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Stephen Miller is a notorious senior policy adviser in the Trump administration. A regular face in the media, he’s controversy’s favorite wild child. His latest media appearance had him strongly defend President Trump’s new immigration policy, and had everyone buzzing about his remarks.

President Trump’s senior policy adviser, Stephen Miller’s address to the media on Wednesday (August 2) is the latest confrontation between the Trump administration and the press. Miller strongly defended the president’s proposal for a merit-based immigration evaluation system. But in doing so, he argued the key symbolism of the Statue of Liberty. Miller’s rapid rise to the top was made possible by his no-holds-barred speeches and his impressive writing, which made him popular in conservative politics. Find out about his latest controversy in Stephen Miller’s wiki.

He Has a Liberal Background

Stephen Miller grew up in Santa Monica, California with parents who were Democrats. His mother came from a wealthy family running a retail business. His father was a Stanford graduate, who worked as a lawyer and in real estate. These days, the Millers run a real estate investment firm where Stephen briefly worked.

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Miller’s neighborhood and school leaned towards liberal ideologies, which he rejected when he read Guns, Crime, and Freedom written by NRA CEO, Wayne LaPierre. The young Miller read more conservative literature, which ultimately shaped his ideologies.  

In high school, he joined a conservative radio station and began fighting “political correctness” while advocating conservative values. He successfully lobbied for the daily recital of the Pledge of Allegiance in his high school. He wrote controversial columns for the school newspaper and criticized his own school for a pacifist response to 9/11. He is most known for the heated remark, “Osama Bin Laden would feel very welcome at Santa Monica High School.”

He condemned his school for encouraging sexual promiscuity by providing condoms. His classmates never saw him date anyone and Miller is, to date, single.

He Studied at Duke University

While majoring in political science at Duke University, Miller made quite a name for himself. He continued writing conservative columns for Duke’s newspaper, where he made some scandalizing statements. In one of his controversial columns, he argued about the gender pay gap, claiming that equality would hurt businesses. Most of his statements led to his classmates denouncing him.

But nothing brought him national attention until the moment he publicly defended four white Duke lacrosse players, who were accused of raping a black woman. While the accused were persecuted by pretty much everyone, Miller said he took a stand on principle. The charges were later dropped, but Miller became a nationwide upstart in conservative politics.

His Speeches are Fiery

Soon after graduation, Miller moved to Washington D.C. where he built his résumé. He worked with Rep. Michele Bachmann of Minnesota and Rep. John Shadegg of Arizona. In 2009, he worked with then Alabama Senator, Jeff Sessions. Before long, he rose to the position of communications director in Sessions’ office.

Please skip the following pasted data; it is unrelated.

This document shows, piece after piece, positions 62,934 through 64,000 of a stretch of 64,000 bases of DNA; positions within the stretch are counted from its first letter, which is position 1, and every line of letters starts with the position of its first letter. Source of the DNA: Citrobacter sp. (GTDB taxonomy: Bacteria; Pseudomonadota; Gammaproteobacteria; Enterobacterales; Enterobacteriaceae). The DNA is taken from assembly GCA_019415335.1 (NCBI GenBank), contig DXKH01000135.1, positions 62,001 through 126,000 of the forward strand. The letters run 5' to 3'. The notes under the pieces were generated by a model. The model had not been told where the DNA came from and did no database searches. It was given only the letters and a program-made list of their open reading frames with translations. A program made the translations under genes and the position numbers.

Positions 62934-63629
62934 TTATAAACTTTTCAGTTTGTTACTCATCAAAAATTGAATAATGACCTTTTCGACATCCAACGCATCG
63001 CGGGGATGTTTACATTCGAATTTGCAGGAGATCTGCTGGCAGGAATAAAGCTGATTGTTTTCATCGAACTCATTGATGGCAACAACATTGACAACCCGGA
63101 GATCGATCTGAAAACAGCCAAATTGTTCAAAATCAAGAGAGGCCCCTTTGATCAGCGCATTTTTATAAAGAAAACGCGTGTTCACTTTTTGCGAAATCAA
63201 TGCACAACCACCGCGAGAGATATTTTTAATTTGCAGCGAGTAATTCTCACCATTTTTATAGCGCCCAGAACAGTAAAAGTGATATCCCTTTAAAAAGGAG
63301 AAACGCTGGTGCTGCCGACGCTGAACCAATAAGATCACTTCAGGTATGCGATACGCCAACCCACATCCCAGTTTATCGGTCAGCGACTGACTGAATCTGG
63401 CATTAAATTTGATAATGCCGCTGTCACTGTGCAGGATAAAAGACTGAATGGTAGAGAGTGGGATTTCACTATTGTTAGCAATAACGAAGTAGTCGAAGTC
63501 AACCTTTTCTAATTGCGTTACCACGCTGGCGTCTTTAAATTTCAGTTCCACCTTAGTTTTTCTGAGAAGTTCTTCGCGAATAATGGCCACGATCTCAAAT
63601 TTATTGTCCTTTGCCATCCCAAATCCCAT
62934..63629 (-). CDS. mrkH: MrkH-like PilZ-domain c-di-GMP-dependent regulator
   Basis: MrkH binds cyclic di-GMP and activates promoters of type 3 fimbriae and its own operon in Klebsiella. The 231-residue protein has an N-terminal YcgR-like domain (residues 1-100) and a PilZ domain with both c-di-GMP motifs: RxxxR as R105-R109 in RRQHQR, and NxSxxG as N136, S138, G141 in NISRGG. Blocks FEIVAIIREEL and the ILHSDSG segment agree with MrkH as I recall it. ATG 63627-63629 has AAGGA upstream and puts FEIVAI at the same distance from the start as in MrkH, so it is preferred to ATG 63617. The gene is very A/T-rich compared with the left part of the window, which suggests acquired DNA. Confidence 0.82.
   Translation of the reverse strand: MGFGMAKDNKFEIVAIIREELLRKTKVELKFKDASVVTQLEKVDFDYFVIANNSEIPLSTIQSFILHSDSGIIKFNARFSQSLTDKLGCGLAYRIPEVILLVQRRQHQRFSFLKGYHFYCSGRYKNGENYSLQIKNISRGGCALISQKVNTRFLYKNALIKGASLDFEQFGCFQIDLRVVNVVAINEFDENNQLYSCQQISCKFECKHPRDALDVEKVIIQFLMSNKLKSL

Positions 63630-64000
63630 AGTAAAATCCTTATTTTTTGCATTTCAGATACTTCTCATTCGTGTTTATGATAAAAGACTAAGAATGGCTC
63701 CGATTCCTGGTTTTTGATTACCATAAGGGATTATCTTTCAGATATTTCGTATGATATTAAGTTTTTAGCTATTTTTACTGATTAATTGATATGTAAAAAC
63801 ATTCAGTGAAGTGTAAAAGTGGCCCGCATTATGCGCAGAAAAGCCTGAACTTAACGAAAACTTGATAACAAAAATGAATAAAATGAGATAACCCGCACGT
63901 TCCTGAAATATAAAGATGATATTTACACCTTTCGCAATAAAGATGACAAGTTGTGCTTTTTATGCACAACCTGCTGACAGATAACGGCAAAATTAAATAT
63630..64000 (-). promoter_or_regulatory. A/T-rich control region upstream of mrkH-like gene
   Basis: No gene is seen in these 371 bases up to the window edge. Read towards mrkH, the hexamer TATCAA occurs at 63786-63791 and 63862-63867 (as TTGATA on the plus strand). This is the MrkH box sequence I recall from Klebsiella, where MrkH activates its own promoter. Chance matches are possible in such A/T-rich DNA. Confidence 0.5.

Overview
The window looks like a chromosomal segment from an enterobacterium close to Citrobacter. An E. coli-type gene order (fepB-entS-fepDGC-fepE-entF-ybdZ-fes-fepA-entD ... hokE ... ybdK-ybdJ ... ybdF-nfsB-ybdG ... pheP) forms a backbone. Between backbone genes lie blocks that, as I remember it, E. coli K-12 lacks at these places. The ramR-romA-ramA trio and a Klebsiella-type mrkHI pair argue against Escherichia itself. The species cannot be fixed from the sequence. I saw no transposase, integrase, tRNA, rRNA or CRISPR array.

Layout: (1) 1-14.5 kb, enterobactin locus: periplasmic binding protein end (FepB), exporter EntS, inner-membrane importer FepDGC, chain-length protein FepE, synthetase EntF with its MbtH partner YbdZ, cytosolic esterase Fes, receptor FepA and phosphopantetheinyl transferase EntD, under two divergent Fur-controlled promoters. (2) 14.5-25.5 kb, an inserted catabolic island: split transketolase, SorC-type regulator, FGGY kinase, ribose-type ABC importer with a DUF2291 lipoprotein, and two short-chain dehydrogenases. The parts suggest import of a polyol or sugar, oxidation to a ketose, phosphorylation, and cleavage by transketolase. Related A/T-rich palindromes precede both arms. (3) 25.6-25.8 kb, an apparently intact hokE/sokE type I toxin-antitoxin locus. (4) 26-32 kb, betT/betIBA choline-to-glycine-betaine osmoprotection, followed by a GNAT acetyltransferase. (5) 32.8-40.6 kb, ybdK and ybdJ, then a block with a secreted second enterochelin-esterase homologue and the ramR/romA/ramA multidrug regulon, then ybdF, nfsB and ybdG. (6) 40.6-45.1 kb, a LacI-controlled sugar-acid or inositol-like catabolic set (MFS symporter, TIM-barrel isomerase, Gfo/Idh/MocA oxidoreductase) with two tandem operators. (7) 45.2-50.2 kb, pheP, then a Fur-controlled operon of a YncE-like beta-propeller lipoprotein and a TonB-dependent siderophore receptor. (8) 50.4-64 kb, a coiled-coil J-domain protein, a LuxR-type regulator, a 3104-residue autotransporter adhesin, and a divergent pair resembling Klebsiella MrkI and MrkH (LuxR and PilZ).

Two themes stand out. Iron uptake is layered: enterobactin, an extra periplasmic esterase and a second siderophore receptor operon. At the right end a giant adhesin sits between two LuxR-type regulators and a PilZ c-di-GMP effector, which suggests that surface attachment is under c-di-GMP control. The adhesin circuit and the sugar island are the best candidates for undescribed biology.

He was responsible for writing many of Sessions’ speeches. With Miller’s speech, Sessions was able to successfully oppose the Gang of Eight’s immigration reform bill in 2014. Miller reportedly wrote three speeches a day, and his colleagues were in awe of his speech-writing skills. 

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With a provocative way with words, Miller wrote President Trump’s inaugural address and his campaign speeches. He even warmed up crowds with his speeches during Trump’s campaign rallies. Shaping the spoken ideologue for Donald Trump earned him a position on the presidential transition team and he was appointed senior policy adviser for the Trump administration. At 31 years old, he is the youngest member of the cabinet now.

Statue of Liberty Inscription

As part of President Trump’s cabinet, he was one of the key components that drafted the infamous travel ban. Miller was criticized by experienced policymakers for the way he handled the immigration policy and made contentious statements that would be used to fight the ban.

Miller’s immigration stand has once again made headlines, with the latest White House press briefing. President Trump earlier supported a proposal for merit-based immigration system that would reduce immigration into the U.S. At the press briefing, Jim Accosta from CNN asked if the policy is contrary to the American tradition, by reciting the lines from The New Colossus by Emma Lazarus etched on the Statue of Liberty’s pedestal.

“’Give me your tired, your poor, your huddled masses yearning to breathe free’,” recited Accosta. “It doesn’t say anything about speaking English or being able to be a computer programmer.”

To that, Miller responded that the poem was not part of the original Statue of Liberty and was inscribed later. Lazarus had written the poem inspired by the plight of refugees. Her poem was auctioned to raise money for the pedestal that would hold the giant statue gifted by France. She died of cancer years before her poem would be inscribed on a plaque fixed on the pedestal.

While Miller got his historical facts correct, the Twitterverse started criticizing him for missing Accosta’s point. The Statue of Liberty is a landmark of U.S. identity and a symbol for immigrants, who are welcomed by the sight of the lady with a torch when they arrive in the country. It was the same sight that welcomed Miller’s mother’s ancestors when they fled from Belarus to New York in 1903.

Miller and Accosta verbally sparred over the immigration policy, with Miller accusing the CNN journalist of “Cosmopolitan bias.” This is the latest confrontation between the Trump administration and members of the media.